Mediators of all vintages must earn parties' trust

By Staff

No good mediator should take the trust of the parties for granted, Toronto employment law mediators Barry B. Fisher and Peter Israel tell

Even with almost eight decades of experience between them in employment law, Fisher, principal of Barry Fisher Arbitration & Mediation, and Israel, founding partner with employment and labour law boutique PI Mediation, are careful not to rest on their laurels.

“Trust must be earned and maintained,” says Israel, who notes that losing either party’s confidence could result in negative consequences in both the short and long term.

“It will significantly decrease the likelihood of reaching a settlement, as well as negatively affect future business or referrals,” he says, adding that more senior neutrals shouldn’t assume their reputation always precedes them.

“You could be dealing with individuals who don’t know you from Adam,” Israel says. “Maybe one lawyer just said yes when the other suggested you.”

For that reason, Israel’s preparations start ahead of the session, with a meticulous reading of the briefs, before performing separate openings in each room during the mediation itself.

“It’s important to engage the parties, and demonstrate your knowledge of both the facts and the law,” Israel says. “I also use that time to gauge the audience to see if they have a sense of humour, if they’re out for revenge, or if they’re scared, all with a view to figuring out the best approach to take with that person.”

In addition to having faith that the mediator knows the subject matter, Fisher says parties who come before him must trust that he will maintain confidentiality and be honest in his assessments.

Still, he says some misconceive trust to mean that both sides will get the same treatment from him. But that’s not always possible for evaluative mediators like Fisher or Israel, where their experience allows them to pick holes in each side’s case during mediation.

“If one room is being unreasonable, I‘m going to be harder on them, not because I’m biased, but because I have an idea about who has a better chance of winning in court,” Fisher says. “Sometimes I have to straighten that out and explain that bias is different than having an opinion based on listening to the two sides.”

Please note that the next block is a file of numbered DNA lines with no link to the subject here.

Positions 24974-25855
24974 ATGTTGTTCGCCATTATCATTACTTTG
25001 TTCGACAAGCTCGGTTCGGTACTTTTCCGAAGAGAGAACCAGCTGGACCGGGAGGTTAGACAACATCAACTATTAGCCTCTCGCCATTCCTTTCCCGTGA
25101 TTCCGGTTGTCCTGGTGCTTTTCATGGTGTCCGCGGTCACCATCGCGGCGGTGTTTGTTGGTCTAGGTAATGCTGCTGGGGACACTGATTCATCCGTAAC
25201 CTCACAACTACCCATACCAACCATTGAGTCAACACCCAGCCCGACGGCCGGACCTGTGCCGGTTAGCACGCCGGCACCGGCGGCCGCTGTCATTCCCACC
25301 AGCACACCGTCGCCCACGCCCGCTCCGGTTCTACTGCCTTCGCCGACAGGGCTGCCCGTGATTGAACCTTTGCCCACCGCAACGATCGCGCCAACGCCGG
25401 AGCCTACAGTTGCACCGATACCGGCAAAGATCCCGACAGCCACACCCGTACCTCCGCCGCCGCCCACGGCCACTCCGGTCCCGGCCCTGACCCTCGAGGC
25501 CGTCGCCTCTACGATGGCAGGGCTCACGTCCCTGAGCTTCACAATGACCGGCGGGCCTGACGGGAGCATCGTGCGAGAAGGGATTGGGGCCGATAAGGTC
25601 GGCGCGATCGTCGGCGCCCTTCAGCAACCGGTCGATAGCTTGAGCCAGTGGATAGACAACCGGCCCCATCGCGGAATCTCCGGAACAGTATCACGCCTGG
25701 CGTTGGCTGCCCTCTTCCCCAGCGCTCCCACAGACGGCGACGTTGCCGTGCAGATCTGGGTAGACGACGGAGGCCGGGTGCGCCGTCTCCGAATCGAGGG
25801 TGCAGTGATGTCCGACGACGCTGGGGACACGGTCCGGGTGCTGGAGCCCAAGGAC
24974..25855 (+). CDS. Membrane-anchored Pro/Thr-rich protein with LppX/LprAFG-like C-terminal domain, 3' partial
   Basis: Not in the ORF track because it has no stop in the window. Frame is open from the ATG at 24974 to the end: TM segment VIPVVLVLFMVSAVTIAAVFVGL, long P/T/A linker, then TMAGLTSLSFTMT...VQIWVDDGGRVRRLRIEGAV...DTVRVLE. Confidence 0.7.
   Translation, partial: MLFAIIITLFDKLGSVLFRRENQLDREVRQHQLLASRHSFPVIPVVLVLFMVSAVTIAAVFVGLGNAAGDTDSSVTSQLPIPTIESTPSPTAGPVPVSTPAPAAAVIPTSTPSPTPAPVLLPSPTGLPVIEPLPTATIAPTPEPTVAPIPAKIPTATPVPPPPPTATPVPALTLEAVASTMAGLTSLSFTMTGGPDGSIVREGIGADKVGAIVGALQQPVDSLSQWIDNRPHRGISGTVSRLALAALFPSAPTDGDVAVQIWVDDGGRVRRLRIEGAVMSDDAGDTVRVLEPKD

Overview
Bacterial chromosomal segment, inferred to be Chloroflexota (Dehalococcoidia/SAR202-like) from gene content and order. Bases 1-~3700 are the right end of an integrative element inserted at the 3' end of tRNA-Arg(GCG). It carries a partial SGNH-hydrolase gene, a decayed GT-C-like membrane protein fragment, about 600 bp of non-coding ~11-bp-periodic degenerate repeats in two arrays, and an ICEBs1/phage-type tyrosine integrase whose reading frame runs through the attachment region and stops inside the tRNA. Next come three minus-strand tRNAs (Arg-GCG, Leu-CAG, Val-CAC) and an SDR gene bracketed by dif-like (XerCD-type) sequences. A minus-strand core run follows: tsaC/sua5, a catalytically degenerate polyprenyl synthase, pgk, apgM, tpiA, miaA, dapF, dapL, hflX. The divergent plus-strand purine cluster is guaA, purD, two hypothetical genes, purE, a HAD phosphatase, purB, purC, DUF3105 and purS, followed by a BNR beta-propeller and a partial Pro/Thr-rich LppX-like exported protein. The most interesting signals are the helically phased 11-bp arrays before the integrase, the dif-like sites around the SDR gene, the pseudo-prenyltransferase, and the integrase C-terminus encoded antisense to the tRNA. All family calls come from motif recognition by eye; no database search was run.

Trust is also a two-way street, says Fisher, adding it's important to make the distinction between the facts and a party's position.

“If the lawyer for the employer says no other bonuses were paid out, I’ll tend to believe it, unless I have a reason not to," he says.

“But on the other hand, if a client tells me that this is their only and final position, it’s not that I don’t trust or believe them — I know they may truly feel that — but I will just ignore it and push past,” Fisher adds.

“People often take an exaggerated position,” says Israel, who uses every opportunity he can to give parties a reality check, and explore the legal uncertainty inherent in the dispute.

“Usually I can talk them down a few levels to the point where everyone is singing my song, and we’re all co-operating to reach an achievable result,” he adds.

Losing trust is much easier than gaining it, says Fisher. And the simplest way to do it is by breaking a commitment to keep certain information confidential, he says.

“If you’ve undertaken to do something, and then you don’t do it, that’s going to be a problem,” Fisher says. “But at the same time, I work on the premise that no party would tell me something that they didn’t want me to do anything with, whether directly or indirectly.”

For example, in one case he worked, the lawyer for a plaintiff employee let him in on the fact that the litigation was causing his client severe emotional issues.

“The lawyer was trusting me not to go and tell the employer that his client was on the ropes and ready to capitulate, but to use that information in the right fashion as a tool,” Fisher says.

As the differences between the parties narrowed, Fisher raised the possibility that the plaintiff’s situation could prompt a separate disability claim tying the parties up in legal wrangling for years longer, and the matter quickly settled.

“The same information created the motivation to settle in both rooms,” he says.

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